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Stationary and office supply store Staples is the latest company to be dealing with a credit and debit card breach, according to Brian Krebs at Krebs on Security.
The breach, if confirmed, is said to affect locations in the Northeastern United States. Staples has issued a statement saying it is currently investigating “a potential issue involving credit card data and has contacted law enforcement.”
Krebs writes that “half a dozen sources at banks operating on the East Coast” have seen customer card data from a small subset of Staples’ 1,800 stores across the USA “including seven Staples stores in Pennsylvania, at least three in New York City and another in New Jersey.”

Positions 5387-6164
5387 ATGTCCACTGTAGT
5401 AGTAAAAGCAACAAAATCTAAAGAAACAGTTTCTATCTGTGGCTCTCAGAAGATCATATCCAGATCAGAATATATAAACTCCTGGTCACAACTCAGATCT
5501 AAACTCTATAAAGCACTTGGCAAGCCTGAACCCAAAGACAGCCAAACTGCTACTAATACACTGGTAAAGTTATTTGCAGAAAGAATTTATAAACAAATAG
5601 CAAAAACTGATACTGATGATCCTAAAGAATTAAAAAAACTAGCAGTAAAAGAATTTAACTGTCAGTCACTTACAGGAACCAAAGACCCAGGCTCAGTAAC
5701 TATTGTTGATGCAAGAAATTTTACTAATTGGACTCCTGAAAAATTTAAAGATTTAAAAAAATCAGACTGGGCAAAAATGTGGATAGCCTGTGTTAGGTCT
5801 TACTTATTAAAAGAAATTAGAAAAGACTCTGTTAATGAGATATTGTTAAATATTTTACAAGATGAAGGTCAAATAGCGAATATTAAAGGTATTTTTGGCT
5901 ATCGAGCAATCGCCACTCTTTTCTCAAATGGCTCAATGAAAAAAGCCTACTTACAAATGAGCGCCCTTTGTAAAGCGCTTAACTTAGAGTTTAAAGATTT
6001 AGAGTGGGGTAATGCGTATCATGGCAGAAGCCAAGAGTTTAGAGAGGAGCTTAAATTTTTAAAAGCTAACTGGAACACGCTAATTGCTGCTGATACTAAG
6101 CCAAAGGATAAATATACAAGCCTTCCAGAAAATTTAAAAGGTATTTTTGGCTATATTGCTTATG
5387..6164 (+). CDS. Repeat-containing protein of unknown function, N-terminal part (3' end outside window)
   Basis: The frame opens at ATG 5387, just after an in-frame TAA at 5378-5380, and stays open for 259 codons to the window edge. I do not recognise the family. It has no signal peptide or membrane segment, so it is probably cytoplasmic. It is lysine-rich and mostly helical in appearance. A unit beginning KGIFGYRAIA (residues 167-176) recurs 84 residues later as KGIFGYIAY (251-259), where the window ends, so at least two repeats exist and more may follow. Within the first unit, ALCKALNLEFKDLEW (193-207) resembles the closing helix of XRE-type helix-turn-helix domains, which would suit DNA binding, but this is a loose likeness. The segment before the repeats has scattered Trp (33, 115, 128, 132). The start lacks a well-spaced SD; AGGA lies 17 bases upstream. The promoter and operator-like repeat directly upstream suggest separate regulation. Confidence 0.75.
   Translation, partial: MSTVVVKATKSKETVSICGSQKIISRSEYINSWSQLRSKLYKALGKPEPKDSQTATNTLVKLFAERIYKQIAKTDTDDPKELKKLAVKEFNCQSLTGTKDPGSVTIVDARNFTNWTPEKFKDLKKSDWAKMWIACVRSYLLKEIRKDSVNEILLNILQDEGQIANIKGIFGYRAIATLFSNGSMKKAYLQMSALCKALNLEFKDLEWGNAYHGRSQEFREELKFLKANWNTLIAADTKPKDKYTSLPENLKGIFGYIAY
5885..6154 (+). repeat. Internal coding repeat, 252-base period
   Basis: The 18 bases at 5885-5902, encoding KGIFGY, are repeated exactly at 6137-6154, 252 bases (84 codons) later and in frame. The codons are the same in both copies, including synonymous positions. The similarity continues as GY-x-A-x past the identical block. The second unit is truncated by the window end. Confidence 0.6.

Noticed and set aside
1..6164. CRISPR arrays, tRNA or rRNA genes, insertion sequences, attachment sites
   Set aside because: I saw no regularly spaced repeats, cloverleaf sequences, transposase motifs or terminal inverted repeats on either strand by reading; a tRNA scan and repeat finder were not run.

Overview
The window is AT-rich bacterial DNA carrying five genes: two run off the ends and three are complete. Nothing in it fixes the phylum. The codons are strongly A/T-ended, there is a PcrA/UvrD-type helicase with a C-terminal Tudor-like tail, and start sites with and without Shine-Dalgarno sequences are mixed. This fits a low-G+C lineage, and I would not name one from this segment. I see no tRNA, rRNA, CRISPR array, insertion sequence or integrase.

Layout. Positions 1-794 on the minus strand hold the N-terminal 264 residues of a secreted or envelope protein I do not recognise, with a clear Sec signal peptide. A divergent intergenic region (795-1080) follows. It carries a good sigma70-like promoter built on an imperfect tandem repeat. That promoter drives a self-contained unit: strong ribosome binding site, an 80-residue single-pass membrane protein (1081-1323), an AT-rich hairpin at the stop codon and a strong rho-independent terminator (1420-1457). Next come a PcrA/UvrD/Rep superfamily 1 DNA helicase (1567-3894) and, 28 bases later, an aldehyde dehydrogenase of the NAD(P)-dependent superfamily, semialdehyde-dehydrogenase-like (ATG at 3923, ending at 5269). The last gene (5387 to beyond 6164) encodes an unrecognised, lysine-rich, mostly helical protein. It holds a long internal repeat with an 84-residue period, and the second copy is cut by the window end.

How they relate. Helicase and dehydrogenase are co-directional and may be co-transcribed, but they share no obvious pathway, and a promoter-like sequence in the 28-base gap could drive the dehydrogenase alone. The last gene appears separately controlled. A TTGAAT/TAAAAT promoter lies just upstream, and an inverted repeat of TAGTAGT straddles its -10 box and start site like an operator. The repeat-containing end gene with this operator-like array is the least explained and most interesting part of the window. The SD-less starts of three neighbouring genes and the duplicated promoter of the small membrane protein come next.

Forbes states that the company has insisted customers affected will not be liable for any fraudulent activity on their cards, with Senior Public Relations Manager Mark Cautela commenting that, “If Staples discovers an issue, it is important to note that customers are not responsible for any fraudulent activity on their credit cards that is reported on a timely basis.”
If confirmed, this will be the latest in a long line of credit and debit card breaches that have been hitting retailers across the US, with Target, Home Depot, Dairy Queen and most recently Kmart hit by card data stealing malware. It’s estimated that more than 1,000 US businesses have been hit by Point of Sale malware.
The BBC reports that the recent spate of card leaks means that stores are now “rushing through” their switch from magnetic strip payment cards to more secure chip and pin.
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Author Alan Martin, ESET